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September 19, 2019Cart

Business

by Fairfield County Business Journal
by FCBJ

New report ranks water quality at Westchester, Fairfield beaches

A worker uses a bulldozer to prepare the beach at Playland for opening day. Photo by Bob Rozycki

A pair of Rye beaches and another pair of beaches in Stamford plus a Darien spot represented Westchester and Fairfield County’s in a new ranking of the Top 20 Long Island Sound beaches based on water quality released by the nonprofit organization Save the Sound.

In Westchester, Rye Town Beach, also known as Oakland Beach, ranked first for the county’s top 10 list, with Rye Playland Beach ranking 10th. The remaining top 10 New York beaches were mostly across the sound in Long Island, with Orchard Beach in the Bronx as the sole New York City locality. In Connecticut, Stamford was represented with second-ranked Quigley Beach and fifth-ranked East Cove Island Beach, with Darien’s Pear Tree Point Beach ranked 10th. The other Connecticut beaches on the list were in New Haven and New London counties.

Save the Sound, which has offices in Mamaroneck and New Haven, noted that, on average the Long Island Sound beaches met safe-swimming criteria 93.3% of the time in 2016 through 2018 when data were analyzed for the new study. However, the organization also warned that regional beaches need to improve their efforts to improve coastal stormwater management and sewage infrastructure in order to handle increasing rainfall levels expected over the coming years as a result of climate change. The organization called on municipal governments to increase spending on improved sewer treatment and handling capacity and on increased testing at potentially impacted beaches.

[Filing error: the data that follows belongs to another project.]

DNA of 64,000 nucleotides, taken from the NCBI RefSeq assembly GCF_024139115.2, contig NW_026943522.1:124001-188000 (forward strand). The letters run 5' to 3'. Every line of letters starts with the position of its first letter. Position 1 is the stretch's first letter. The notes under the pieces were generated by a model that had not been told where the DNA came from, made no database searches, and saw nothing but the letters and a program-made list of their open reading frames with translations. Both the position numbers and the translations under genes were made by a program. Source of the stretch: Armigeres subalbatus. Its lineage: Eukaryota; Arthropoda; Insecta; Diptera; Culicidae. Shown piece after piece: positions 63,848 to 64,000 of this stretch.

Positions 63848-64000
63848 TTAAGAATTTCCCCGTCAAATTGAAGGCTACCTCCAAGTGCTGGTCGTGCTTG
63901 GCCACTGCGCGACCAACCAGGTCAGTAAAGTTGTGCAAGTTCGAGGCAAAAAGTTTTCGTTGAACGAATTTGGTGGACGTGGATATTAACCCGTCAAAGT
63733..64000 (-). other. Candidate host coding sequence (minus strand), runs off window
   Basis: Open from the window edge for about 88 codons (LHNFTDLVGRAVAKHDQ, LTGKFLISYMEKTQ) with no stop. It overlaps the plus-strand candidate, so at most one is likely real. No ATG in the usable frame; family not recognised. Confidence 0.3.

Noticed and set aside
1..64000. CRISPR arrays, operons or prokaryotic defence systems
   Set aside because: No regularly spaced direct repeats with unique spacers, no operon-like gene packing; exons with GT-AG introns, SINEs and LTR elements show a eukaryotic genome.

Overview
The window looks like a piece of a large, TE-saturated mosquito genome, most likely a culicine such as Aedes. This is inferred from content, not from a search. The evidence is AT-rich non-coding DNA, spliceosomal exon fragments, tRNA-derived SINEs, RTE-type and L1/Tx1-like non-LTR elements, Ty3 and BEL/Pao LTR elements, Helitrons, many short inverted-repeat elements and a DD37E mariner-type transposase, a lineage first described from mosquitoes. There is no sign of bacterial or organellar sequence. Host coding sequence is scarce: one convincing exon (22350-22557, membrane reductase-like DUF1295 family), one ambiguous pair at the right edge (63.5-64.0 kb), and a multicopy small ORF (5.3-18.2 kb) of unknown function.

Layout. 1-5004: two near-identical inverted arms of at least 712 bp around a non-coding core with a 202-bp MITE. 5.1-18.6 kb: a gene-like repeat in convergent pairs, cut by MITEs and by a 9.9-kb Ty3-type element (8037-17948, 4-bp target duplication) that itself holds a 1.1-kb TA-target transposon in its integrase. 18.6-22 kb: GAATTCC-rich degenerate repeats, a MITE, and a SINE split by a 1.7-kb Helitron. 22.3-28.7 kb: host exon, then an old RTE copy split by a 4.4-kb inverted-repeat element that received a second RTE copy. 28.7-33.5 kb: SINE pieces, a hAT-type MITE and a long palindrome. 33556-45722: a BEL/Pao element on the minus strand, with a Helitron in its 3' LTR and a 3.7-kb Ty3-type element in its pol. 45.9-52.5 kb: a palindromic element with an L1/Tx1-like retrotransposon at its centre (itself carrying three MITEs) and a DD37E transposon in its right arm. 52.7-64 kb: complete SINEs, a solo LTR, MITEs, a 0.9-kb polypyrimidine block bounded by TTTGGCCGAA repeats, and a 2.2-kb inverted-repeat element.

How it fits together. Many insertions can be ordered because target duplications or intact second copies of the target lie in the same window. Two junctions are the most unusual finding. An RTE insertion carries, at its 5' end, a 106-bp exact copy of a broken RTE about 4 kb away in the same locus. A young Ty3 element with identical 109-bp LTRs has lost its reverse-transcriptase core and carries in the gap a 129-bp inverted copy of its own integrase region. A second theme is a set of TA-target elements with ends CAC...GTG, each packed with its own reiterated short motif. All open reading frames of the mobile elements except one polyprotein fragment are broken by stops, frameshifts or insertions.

“Long Island Sound beaches are an integral part of the lives of millions of beachgoers each year,” said Tracy Brown, director of Save the Sound. “We’re pleased to see so many beaches testing water quality regularly and offering public access for swimmers and beachgoers to enjoy the Sound safely. At the same time, we know that beaches practically next door to one another can have vastly different water quality, especially if local stormwater and sewer lines are combined or are in poor condition.”